Jean Montero’s story is nearly mythological. Born in the Dominican Republic, Jean played basketball as a youngster using a basketball rim fashioned from old bicycle wheels. Then, according to Wikipedia: “He started playing the sport seriously at the age of 10 or 11 through Club DOSA in the Villa Juana sector.... He began idolizing Kobe Bryant after watching the 2010 NBA Finals, where Bryant was named Finals Most Valuable Player (MVP).”
While still 13, Montero distinguished himself as a guard on the Dominican Republic’s national team at the 2017 FIBA Under-16 Americas Championship. The following year, at FIBA’s Under-17 World Cup, Montero stood out with averages of 15.4 points and 4.9 boards in seven games—despite being two years younger than his peers.
In 2018, Montero attended DME Academy at Daytona Beach, FL, where he scored 20 points and eight rebounds per game, while also playing for the NightRydas Elite in the under-15 division of the Nike Elite Youth Basketball League.
In December 2018, at the Centrobasket Under-15 Championship, he netted 25.8 points, eight boards, and five dimes, won a gold medal, and was named tournament MVP.
At the 2019 FIBA Under-16 Americas Championship, the 15-year-old topped all players with 30.3 points and logged 9.5 rebounds, 3.2 assists, and 3.3 steals per game. He logged a blistering 49 points, 12 boards, and six steals in the Bronze medal game. That performance attracted offers from both U.S. high schools and international clubs, and ultimately, Jean took his talents to the Spanish club Gran Canaria.
That same year, Montero was named MVP of Basketball Without Borders in Medellin and played in the Valencia Tournament, where he averaged 21.3 points, 4.8 boards, four dimes, and 1.8 steals for Gran Canaria’s Under-18 team. He logged 30 points, six rebounds, and seven assists in their title game, led his team to victory, and was named MVP of the tournament.
If you had to take shot every time this kid gets a Most Valuable Player honor, you’d be drunk by now.
For the 2019-20 season, he stood out on Gran Canaria B, the club’s reserve team. His average for the season was 15.3 points, 3.4 boards, and three dishes per game, and he shot a sterling 46% from deep. A proven bucket-getter, his season-high was 28 points.
For the 2020-21 season, 16-year-old Montero joined Gran Canaria’s senior team, where he had posted a high of 33 points in one game and 27 points, six rebounds, and six assists in another. He finished the campaign with 18 points, 5.7 rebounds, 4.4 assists, and 2.5 steals per game.
In 2021, Gran Canaria loaned Montero to Team Overtime of the Overtime Elite League, for which he averaged 16.9 points, 6.1 rebounds, 4.7 assists, and (holy cow) 3.4 steals over 24 games.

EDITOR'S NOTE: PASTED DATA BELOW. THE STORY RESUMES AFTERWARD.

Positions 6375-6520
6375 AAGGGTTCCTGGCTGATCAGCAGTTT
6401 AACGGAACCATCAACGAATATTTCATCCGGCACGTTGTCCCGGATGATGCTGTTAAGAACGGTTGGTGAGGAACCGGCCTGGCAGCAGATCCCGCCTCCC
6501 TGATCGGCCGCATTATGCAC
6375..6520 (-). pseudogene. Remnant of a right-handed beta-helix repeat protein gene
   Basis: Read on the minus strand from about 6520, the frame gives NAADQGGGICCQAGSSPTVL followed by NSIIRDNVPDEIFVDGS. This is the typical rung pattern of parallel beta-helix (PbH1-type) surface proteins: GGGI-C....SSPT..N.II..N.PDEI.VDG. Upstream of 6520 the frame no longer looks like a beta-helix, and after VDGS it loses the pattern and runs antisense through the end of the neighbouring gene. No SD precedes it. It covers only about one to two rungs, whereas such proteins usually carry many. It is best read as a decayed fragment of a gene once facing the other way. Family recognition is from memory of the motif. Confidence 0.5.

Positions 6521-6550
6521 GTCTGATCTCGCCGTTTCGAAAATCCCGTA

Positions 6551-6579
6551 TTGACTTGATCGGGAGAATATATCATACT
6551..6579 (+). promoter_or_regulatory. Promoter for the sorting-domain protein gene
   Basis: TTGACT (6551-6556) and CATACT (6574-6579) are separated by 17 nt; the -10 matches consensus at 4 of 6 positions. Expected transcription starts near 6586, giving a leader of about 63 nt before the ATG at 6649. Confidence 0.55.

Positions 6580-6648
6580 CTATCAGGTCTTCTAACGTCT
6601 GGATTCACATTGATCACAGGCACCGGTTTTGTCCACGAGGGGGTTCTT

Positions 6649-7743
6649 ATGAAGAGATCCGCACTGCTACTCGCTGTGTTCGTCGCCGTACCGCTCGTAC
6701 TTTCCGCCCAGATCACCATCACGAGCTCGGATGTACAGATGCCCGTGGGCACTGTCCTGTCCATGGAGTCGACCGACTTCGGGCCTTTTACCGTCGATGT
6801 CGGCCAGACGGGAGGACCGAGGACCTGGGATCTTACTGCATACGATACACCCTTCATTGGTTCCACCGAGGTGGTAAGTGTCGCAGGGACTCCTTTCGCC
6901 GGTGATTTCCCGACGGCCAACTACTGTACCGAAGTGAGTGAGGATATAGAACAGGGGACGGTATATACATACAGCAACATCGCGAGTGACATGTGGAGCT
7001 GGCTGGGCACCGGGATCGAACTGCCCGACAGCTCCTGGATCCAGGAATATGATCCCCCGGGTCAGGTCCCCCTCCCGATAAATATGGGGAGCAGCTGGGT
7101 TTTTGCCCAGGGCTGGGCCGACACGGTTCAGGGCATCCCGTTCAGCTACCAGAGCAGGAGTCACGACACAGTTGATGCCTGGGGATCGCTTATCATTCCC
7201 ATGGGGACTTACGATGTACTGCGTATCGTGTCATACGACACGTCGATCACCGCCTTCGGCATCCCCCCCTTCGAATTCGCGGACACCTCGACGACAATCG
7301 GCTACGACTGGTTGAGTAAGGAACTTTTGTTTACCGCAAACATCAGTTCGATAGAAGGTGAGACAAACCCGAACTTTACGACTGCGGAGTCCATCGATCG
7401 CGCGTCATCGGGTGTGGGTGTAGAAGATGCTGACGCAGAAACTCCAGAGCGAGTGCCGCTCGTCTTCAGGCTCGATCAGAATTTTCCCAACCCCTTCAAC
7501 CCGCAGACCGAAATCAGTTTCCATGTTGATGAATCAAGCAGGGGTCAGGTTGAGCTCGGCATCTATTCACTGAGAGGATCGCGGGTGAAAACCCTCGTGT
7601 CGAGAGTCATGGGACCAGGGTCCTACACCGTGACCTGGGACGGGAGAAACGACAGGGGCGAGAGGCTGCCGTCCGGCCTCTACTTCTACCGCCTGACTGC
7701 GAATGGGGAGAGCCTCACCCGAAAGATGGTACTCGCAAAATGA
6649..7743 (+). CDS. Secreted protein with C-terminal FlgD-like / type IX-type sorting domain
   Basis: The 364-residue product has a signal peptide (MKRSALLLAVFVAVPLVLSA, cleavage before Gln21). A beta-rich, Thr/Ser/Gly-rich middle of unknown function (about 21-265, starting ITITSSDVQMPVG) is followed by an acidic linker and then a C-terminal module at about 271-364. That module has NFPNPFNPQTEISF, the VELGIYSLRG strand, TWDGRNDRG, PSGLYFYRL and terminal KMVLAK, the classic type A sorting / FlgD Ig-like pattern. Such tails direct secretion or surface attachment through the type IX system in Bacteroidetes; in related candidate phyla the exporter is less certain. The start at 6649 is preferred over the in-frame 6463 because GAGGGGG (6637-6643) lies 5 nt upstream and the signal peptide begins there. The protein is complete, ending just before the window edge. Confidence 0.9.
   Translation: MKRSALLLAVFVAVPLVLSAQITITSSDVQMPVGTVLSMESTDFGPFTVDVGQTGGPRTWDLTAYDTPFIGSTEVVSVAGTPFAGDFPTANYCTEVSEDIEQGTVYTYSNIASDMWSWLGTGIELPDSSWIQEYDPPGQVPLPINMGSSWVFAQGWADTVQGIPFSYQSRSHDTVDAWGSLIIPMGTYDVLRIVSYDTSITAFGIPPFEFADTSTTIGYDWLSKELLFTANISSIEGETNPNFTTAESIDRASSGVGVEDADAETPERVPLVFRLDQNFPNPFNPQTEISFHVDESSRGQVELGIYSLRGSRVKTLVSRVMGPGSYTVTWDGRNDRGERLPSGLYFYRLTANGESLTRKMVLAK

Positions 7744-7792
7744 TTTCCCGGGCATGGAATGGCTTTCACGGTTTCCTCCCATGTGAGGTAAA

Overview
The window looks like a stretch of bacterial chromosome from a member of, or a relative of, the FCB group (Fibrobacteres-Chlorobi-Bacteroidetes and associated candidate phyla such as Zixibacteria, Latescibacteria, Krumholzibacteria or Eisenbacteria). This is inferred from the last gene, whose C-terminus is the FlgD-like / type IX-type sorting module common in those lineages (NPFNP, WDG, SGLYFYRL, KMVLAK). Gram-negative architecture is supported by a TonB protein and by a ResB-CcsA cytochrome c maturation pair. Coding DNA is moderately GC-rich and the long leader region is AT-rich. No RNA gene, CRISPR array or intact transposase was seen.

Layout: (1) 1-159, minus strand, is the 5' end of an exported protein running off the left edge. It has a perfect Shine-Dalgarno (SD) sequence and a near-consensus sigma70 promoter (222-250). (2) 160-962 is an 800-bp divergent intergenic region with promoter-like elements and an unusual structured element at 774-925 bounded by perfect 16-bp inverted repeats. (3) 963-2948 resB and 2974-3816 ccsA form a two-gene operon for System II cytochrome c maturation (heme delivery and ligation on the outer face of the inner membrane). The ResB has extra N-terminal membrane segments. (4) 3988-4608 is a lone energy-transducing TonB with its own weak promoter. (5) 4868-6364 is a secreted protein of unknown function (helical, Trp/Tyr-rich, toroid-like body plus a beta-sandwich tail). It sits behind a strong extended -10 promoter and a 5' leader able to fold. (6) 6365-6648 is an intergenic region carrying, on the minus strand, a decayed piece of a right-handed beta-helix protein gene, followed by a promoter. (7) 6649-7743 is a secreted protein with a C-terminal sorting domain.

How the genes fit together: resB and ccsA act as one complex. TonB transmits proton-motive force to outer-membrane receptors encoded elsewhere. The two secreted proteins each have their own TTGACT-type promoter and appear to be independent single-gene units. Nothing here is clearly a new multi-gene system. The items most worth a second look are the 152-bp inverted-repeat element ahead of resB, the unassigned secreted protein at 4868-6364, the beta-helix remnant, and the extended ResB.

Many prognosticators pegged Montero as a second-round pick in this year’s NBA Draft, and The Athletic’s John Hollinger rated him at number 43. (Subscription required) Unfortunately, Montero’s value tumbled when he sustained an injury early on in a scrimmage at the combine. Jonathan Wasserman at The Bleacher Report ranked the 6’3”, 175 lb. Montero at number one of all the players not taken in this year’s NBA Draft. Wasserman wrote:
NBA teams questioned his 172-pound frame and inconsistent shooting with Overtime, but there is still a good chance Montero’s quickness off the bounce, handle and pacing and passing skills translate to creation and playmaking.
And though his three-point percentages have never been super convincing, he possesses clear shot-making skill, which he showed at the Nike Hoop Summit with four made threes.
There are obvious concerns about his finishing and defense, but Montero’s ability to set teammates up and make jumpers, even if it’s in spurts, could be enough for the Dominican guard to stick in a bench spark role.
After the draft’s conclusion, the Knicks were wise to sign the tantalizing Montero to an Exhibit 10 deal, a one-year contract that could convert to a two-way before next season. Alex at No Ceilings wrote:
What Jean Montero lacks in size (6’2” 170 something lbs), he more than makes up for with his creativity and craft. Coming into this season, Montero was atop my list of fun prospects to watch, which is why when he decided to take his talents to Overtime Elite (“OTE”), I was a bit wary just given the unknown about the new venture. However, after a handful of games, he has continued to dazzle me and actually looks more poised and comfortable than he did last season. Now, don’t get me wrong, the level of competition is questionable and the overall play style of OTE is pretty unstructured, but Jean Montero has thrived in this environment that allows him more freedom with the ball in his hands.
Alex went on to praise Montero’s shooting, passing, and driving abilities. He noted how, in 2019-20, “he shot 43.5% on 4.18 3PA per game with CB Gran Canaria II” and that “he was HEAVILY leaned on to create offense for his team last season.” His conclusion: “At the end of the day, one thing is for certain: I want the ball in Jean Montero’s hands as much as possible.”
The Jean Montero-Jericho Sims PnR about to go crazy https://t.co/47zujYWMlq— Brad Dressler (@BradDressler24) June 30, 2022
All the offensive stats make me drool, but I will be even more closely attuned to his defensive moves at Summer League because historically he’s been a steal monster. He only turned 19 this month, so there’s plenty of room for Montero to grow both physically and as a basketball player. Let him marinate for a year or two in an NBA system and pack on 20 pounds, and this guy might be a real killer.
Many Knicks fans have been pining for Rokas Jokubaitis to come across the pond and show his mettle, but Jokas continues to play it coy. No worries. After taking a longer look at the Dominican, I’m more excited to see what Jean has to offer.
The first Knicks Summer League game is this Friday. Let’s go Montero!